Getting Around Puerto Rico
The best way to get around Puerto Rico is by car. If you want to see more than the city in which you're staying, you'll need your own vehicle as intercity train service doesn't exist and intercity bus service is time-consuming and uncomfortable. Unfortunately, driving is a courageous pursuit carried out on snaking roads, and you'll need to carry spare change for the occasional toll.
In San Juan, you can likely get around without a car with careful planning. Parking can be expensive and traffic is a nightmare in the city, so relying on the bus and your own feet are likely your best bet during your time in the capital. Uber is also available in the city, as are a few local ride-hailing companies.
You'll likely fly in to Luis Muñoz Marín International Airport (SJU), which is about 7 1/2 miles east of San Juan. You can pick up a rental car here or you can take a taxi to your destination. Taxis from the airport charge a fixed rate to different destinations around the island. The airport's website provides the fare list.
Puerto Rico has smaller airports: Mercedita International Airport (PSE) on the southern coast (about 4 miles east of Ponce) and Rafael Hernández Airport (BQN) on the west coast in Aguadilla. Check the flight schedule for airlines like Spirit, United or JetBlue to fly into either of those hubs.
Taxis from the San Juan airport to different tourist "zones" have a fixed rate. Within San Juan, you can get a white taxi turístico that will charge your fare by zone or you can hail a metered cab from the street. A few ride-hailing options are available in San Juan as well, including Uber and a local app called Jaime te lleva.
In Old San Juan, there's no better way to explore the forts and streets than on your own two feet. Walking will be more of a problem if you want to get to and from the resort areas; depending on the time of day, you can use the city bus. Several of the best tours in Puerto Rico are walking tours; consider signing up for one if you want the help of a local.
First, know that public buses are called guaguas in Puerto Rico instead of the traditional Spanish word for bus, autobús. San Juan is serviced by Autoridad Metropolitana de Autobuses, which runs extensive routes throughout town and to the beaches. Rates are set and the schedules are consistent. The base fare is $1.50. AMA buses usually run from about 5 a.m. until 8 or 9 p.m. (depending on the route and day of the week). Routes that originate in San Juan (5, 9, 21 and 53) depart near the cruise ship terminal.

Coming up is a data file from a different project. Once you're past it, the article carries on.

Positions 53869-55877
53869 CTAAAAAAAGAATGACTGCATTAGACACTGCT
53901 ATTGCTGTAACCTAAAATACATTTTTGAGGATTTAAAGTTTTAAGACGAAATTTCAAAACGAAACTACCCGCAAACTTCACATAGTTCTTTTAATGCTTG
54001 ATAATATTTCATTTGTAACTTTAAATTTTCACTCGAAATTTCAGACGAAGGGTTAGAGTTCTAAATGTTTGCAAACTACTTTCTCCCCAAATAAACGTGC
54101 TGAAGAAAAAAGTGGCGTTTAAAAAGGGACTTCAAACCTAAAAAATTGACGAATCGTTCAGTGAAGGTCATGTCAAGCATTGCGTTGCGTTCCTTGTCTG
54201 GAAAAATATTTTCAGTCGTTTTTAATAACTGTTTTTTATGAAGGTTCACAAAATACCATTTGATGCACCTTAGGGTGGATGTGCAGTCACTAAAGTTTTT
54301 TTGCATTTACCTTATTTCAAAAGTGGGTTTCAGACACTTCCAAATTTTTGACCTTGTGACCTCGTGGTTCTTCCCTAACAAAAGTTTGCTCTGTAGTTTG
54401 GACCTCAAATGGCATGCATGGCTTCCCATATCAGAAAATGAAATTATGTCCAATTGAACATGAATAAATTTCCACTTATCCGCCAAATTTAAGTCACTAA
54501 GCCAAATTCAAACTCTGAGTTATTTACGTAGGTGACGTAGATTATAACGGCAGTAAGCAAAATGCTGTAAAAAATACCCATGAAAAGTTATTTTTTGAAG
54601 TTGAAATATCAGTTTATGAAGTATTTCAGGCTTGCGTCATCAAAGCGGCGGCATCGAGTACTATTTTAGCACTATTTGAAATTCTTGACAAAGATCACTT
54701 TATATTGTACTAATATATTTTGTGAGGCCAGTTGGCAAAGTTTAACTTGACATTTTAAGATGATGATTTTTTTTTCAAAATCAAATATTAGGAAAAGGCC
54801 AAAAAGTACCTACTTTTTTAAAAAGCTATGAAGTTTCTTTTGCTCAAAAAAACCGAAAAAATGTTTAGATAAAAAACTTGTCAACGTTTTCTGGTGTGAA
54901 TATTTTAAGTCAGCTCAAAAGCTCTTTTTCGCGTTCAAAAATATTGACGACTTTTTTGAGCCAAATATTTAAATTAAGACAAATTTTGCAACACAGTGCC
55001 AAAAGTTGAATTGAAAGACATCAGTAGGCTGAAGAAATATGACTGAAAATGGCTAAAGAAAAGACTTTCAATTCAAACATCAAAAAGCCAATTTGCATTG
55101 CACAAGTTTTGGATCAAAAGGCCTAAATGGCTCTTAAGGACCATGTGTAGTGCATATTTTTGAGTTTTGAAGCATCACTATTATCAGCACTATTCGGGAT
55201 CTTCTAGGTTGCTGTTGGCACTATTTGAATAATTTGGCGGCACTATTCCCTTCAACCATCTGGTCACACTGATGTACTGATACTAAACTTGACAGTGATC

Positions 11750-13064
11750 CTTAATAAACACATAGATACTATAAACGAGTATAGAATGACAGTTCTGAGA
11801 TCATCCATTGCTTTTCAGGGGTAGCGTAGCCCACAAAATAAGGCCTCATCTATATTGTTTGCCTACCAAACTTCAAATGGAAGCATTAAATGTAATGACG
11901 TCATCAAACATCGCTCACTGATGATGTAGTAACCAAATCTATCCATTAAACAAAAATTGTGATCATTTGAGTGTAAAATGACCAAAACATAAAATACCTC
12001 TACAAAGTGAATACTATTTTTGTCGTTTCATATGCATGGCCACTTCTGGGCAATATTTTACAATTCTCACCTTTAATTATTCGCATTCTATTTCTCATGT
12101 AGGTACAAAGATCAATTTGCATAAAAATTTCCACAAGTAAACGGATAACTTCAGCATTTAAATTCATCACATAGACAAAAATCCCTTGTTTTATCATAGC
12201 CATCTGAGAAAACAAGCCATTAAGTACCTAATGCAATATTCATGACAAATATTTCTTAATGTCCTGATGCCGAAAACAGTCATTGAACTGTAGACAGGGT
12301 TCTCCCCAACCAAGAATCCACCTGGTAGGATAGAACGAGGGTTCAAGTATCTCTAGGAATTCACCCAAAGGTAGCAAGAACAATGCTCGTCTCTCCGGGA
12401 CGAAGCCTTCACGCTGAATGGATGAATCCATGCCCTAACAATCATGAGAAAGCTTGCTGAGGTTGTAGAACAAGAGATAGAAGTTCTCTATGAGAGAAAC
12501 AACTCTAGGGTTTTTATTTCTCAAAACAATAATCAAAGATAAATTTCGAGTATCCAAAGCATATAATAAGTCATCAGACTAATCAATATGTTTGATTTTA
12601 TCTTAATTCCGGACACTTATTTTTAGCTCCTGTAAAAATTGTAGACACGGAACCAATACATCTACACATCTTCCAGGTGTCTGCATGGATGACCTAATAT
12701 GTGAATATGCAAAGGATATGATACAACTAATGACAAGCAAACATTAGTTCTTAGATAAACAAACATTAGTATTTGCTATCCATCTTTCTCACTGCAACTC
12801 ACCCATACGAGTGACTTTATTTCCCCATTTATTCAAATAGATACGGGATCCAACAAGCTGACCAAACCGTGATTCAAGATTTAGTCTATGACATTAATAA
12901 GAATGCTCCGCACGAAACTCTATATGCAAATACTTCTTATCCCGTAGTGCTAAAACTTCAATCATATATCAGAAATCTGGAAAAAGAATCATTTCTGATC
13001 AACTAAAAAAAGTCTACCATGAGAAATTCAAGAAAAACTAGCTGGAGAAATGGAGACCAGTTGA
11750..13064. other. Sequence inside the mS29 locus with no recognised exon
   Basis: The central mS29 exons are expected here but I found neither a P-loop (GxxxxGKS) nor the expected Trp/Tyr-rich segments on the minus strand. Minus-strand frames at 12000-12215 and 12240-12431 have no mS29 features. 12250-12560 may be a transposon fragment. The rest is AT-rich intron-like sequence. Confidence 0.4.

The island's minibuses, known as públicos, are a hassle-free alternative to driving. They serve Puerto Rican towns across the island and can even get you from one town to another. Just look out for yellow license plates marked público. The downside is that riding the público with its frequent stops can be slow, and fares aren’t consistent as the driver can be flagged down at non-appointed stops.
If you're staying in San Juan, then you won't need a car. And those seeking a quiet vacation along the beaches of Rincón, Vieques or Culebra might find one more of a nuisance than a necessity. You will need a car, however, if you want to branch out and explore. Before you book the rental, consider these three points. One: The drivers here are known for their devil-may-care maneuvering, which is probably a byproduct of the twisty, narrow roads. Two: Parking can be tricky in and around San Juan, not to mention parking fees can add up over the course of your trip. Three: There are tolls along many highways. Still interested? If so, you can rent a car at the airports or at several agencies in major cities.
San Juan's Tren Urbano (Urban Train) is the first of its kind in the Caribbean. The metro has 16 stops along its single line and spans about 10 miles. You can use it to get from the city center to outlying towns like Sagrado Corazon, Santurce or Bayamón. What you can't do, however, is use it for access to top sights like El Morro, Calle del Cristo or Fort San Cristobal.
Ferries are an inexpensive and fairly reliable way to reach both Culebra and Vieques. They're operated by the Autoridad de Transporte Marítimo. Give yourself plenty of time to reach Ceiba (the ferry port) from San Juan and expect long wait times on the weekend and holidays.
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